Obstructive Sleep Apnea Linked To Diabetes In Large Cohort Study
Gerard LeBlond for redOrbit.com – Your Universe Online
A new study with more than 8,500 Canadian patients revealed a link between obstructive sleep apnea (OSA) and the onset of diabetes. The study was the largest one of its kind to date and the results confirmed what earlier studies revealed with smaller and shorter follow-up periods.
“Our study, with a larger sample size and a median follow-up of 67 months was able to address some of the limitations of earlier studies on the connection between OSA and diabetes. We found that among patients with OSA, the initial severity of the disease predicted the subsequent risk for incident diabetes.” said lead author Tetyana Kendzerska, MD, PhD, from the University of Toronto.
The findings are published in the American Thoracic Society’s American Journal of Respiratory and Critical Care Medicine.
Between 1994 and 2010, 8,678 adults with suspected OSA and without diabetes were used in a diagnostic sleep study and were followed-up on through May of 2011 by using provincial health data to examine the occurrence of diabetes. The severity of the sleep apnea was determined by the apnea-hypopnea index (AHI) which uses the complete cessation of airflow and partial cessation of airflow per hours of sleep.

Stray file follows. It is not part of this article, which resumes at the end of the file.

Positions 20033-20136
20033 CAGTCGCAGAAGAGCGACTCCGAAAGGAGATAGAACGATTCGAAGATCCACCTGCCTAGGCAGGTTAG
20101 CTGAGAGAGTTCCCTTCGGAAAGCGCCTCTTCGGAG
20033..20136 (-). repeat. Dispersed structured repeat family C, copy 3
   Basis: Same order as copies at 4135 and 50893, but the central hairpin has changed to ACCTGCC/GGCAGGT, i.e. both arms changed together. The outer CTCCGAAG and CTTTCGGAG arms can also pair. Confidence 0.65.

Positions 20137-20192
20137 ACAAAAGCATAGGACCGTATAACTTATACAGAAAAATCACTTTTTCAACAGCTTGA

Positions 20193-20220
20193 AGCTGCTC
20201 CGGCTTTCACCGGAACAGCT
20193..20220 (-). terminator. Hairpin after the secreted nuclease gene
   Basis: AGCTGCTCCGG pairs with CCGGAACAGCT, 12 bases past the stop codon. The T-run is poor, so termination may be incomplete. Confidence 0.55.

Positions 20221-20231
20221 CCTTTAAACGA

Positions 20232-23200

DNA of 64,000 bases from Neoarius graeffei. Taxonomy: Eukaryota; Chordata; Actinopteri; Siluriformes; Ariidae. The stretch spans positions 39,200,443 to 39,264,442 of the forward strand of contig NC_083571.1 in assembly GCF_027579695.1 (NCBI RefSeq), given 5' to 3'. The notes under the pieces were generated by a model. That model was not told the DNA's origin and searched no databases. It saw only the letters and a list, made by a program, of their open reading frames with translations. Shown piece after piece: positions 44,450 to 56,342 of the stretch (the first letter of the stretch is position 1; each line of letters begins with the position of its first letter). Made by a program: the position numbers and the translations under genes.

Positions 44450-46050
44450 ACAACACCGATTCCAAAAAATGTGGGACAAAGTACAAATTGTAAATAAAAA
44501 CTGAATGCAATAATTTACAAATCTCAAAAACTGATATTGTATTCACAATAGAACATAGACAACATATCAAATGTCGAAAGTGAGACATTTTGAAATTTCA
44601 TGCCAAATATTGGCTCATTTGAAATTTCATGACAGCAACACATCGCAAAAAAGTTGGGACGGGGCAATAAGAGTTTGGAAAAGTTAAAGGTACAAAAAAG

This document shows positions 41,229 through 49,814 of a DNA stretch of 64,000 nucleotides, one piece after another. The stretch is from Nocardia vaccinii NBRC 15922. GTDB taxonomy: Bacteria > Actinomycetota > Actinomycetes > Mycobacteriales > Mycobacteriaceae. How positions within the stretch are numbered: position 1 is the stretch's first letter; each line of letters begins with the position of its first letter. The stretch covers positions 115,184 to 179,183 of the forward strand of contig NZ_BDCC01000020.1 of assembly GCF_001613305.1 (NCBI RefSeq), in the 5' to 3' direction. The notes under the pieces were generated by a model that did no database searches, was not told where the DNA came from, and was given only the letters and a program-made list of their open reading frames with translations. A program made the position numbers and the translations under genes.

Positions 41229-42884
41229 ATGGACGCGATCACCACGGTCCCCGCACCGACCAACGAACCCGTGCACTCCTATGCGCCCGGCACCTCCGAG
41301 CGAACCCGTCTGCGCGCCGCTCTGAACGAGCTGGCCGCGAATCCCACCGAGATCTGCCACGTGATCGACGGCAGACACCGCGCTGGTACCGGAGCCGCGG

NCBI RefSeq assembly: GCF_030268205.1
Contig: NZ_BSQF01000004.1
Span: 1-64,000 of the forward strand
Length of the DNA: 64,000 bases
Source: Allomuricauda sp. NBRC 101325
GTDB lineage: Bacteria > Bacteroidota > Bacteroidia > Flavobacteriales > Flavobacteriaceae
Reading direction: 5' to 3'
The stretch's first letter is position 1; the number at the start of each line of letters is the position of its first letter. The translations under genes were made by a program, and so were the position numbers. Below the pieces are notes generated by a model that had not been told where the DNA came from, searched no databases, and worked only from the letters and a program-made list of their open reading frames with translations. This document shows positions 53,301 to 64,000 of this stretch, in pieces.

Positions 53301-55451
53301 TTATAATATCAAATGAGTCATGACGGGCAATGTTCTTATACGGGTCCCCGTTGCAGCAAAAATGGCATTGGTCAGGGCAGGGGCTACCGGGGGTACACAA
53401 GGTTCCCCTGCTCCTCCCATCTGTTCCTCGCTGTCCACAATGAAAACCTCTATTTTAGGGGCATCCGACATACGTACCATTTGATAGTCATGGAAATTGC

The AHI classifications in the patients were AHI under 5 had no OSA, AHI 5 to 14.9 had mild OSA, AHI 15 to 30 had moderate OSA and AHI over 30 had severe OSA. The follow-up of the patients revealed that 1,017 or 11.7 percent developed diabetes. The analysis added in risk factors like age, sex, body mass index, neck circumference, smoking, income status and comorbidities at the beginning of the study.
The findings showed that the patients with an AHI over 30 had a 30 percent higher risk of diabetes than the patients with an AHI under 5. The patients with mild or moderate OSA were 23 percent more likely to develop diabetes. Oxygen destruction, sleep deprivation and a sympathetic nervous during sleep, are other risk factors for diabetes.
The study was limited by lack of some data, including family history of diabetes, race, and the possible misclassification of some individuals due to limits of the administrative health data used.
“After adjusting for other potential causes, we were able to demonstrate a significant association between OSA severity and the risk of developing diabetes. Our findings that prolonged oxygen desaturation, shorter sleep time and higher heart rate were associated with diabetes are consistent with the pathophysiological mechanisms thought to underlie the relationship between OSA and diabetes,” said Dr. Kendzerska. “The OSA-related predictors of increased diabetes risk that we found in our study may allow for early preventative interventions in these patients,” he added.